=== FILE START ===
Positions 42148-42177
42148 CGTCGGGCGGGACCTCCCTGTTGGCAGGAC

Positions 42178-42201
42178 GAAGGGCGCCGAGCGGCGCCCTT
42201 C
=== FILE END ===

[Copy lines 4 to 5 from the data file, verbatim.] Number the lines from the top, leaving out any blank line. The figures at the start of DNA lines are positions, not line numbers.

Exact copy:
42178 GAAGGGCGCCGAGCGGCGCCCTT
42201 C